Wednesday, January 04, 2017

 

The Handoff


Who should do academic advising?

I’ve seen several variations of answers, but none of them was ideal.  

At DeVry, when I was there, it fell almost entirely to associate deans.  The advantage of that was that associate deans were around a lot, had access to the IT systems and course schedules, and had actually taught.  The disadvantages were legion, though.  Most basically, when enrollments are healthy, they’re wildly outnumbered (and when enrollments aren’t healthy, they’re laid off).  The system also prevented many faculty from ever really getting the big picture about how the place worked.

Community colleges typically go with professional advisors, peer advisors, faculty advisors, or some mix thereof.  Each one does it a little differently.  At CCM, faculty advising was denominated in hours; they had to do x number of hours per semester of advising time, and whoever showed up, showed up. (I don’t know if that’s still true.) At Holyoke, faculty advising was denominated in students; each professor had x number of named advisees.  (The default was 18, but it could fluctuate.)  At Brookdale, faculty don’t do formal advising, though some do informally.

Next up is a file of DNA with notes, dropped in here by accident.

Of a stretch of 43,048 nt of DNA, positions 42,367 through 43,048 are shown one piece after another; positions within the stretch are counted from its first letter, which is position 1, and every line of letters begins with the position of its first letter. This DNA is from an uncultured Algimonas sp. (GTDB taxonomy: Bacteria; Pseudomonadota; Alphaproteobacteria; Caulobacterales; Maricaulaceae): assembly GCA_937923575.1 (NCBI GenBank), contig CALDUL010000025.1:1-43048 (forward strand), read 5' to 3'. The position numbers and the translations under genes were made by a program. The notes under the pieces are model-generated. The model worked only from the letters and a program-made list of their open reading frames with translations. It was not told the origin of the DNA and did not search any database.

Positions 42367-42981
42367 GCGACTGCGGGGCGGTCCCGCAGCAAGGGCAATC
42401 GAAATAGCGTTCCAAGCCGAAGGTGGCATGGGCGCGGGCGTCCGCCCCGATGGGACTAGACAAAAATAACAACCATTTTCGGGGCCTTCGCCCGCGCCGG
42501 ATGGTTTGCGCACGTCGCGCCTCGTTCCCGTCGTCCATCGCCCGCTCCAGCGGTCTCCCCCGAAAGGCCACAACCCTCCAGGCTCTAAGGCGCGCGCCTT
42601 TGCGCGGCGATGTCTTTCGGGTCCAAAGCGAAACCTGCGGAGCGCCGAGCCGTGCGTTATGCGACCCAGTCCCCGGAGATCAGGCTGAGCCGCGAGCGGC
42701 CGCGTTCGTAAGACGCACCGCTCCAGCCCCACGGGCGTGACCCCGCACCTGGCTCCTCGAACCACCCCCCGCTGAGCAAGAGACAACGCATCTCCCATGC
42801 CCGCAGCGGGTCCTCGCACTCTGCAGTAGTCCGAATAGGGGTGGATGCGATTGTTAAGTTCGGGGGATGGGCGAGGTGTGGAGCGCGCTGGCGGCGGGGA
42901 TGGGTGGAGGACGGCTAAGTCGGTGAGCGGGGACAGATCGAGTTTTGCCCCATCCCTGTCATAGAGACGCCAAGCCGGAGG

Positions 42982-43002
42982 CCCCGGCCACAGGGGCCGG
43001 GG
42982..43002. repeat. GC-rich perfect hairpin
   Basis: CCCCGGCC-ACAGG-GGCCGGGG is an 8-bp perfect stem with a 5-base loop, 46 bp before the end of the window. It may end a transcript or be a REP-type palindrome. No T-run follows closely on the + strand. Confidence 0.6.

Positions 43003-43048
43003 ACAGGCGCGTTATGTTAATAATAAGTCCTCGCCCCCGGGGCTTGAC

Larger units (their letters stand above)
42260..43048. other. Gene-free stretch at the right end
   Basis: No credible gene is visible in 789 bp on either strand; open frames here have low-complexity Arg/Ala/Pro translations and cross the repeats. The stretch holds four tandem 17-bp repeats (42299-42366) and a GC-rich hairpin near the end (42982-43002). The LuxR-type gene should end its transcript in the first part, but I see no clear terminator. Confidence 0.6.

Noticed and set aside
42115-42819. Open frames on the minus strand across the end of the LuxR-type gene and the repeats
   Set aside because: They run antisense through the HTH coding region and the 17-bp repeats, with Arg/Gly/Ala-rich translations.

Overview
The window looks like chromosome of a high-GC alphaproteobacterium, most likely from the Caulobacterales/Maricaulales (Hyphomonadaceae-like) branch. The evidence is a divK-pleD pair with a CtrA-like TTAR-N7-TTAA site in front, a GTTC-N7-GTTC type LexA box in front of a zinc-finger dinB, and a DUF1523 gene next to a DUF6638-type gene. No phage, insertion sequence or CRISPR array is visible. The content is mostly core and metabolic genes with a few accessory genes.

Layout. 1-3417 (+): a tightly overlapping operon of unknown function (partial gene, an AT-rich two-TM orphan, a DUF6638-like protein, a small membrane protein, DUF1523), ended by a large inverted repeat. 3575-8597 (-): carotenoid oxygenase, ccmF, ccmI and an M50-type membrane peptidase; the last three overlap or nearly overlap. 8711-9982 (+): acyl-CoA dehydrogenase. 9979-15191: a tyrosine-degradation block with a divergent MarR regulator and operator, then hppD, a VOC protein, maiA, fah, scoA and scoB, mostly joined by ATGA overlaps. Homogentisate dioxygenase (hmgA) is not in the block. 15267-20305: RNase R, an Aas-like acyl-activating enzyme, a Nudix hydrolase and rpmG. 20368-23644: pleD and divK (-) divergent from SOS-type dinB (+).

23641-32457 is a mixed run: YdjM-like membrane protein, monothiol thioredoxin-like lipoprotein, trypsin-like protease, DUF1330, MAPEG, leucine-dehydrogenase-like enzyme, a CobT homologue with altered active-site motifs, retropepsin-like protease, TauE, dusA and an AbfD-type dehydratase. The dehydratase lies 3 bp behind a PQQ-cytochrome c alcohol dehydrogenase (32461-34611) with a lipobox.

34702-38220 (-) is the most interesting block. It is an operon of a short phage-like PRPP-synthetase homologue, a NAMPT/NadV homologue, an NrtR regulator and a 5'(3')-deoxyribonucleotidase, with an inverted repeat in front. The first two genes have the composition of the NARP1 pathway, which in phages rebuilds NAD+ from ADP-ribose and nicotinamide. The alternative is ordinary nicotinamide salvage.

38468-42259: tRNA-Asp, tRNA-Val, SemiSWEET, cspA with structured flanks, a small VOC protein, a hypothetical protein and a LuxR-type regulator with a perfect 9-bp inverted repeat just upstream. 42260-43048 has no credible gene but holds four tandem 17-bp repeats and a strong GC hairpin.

I’m a fan of faculty advising, on the grounds that nobody knows a particular field as well as someone who has spent her professional life in it.  If I’m a student who doesn’t really get the distinction between mechanical and electrical engineering, I’d rather hear it from an engineering professor than from a generalist.  But from what I’ve seen, faculty advising brings several major challenges of its own.

The most basic one is scheduling.  Faculty are in the classroom quite a bit, and when they aren’t, they aren’t always in their offices.  Many students want advice when they want it; if they drop by a professor’s office and she isn’t there, they’ll frequently shrug and walk away.  Appointment systems seem like they would help, but in practice, student schedules are so heterogeneous that there are always gaps.  And that’s without mentioning summers.

Training matters, too.  Good advising is valuable, but misguided advising can be worse than useless.  Unless you have a serious program of training and refreshing -- which is a task unto itself -- it’s easy for even well-meaning people to give outdated or incomplete information.  The single most common reason I got for requests to have requirements waived was misadvisement.

Staffing doesn’t necessarily go by major.  Our two largest academic departments are English and math, mostly due to general education requirements.  We have very few English or math majors.  Meanwhile, one person helms the entire Culinary program.  Sending a Culinary student to an English professor for advising -- to even out the load -- doesn’t necessarily help anybody.

But the nastiest one -- the one I’ve never seen solved in an elegant way -- is student resistance to the handoff.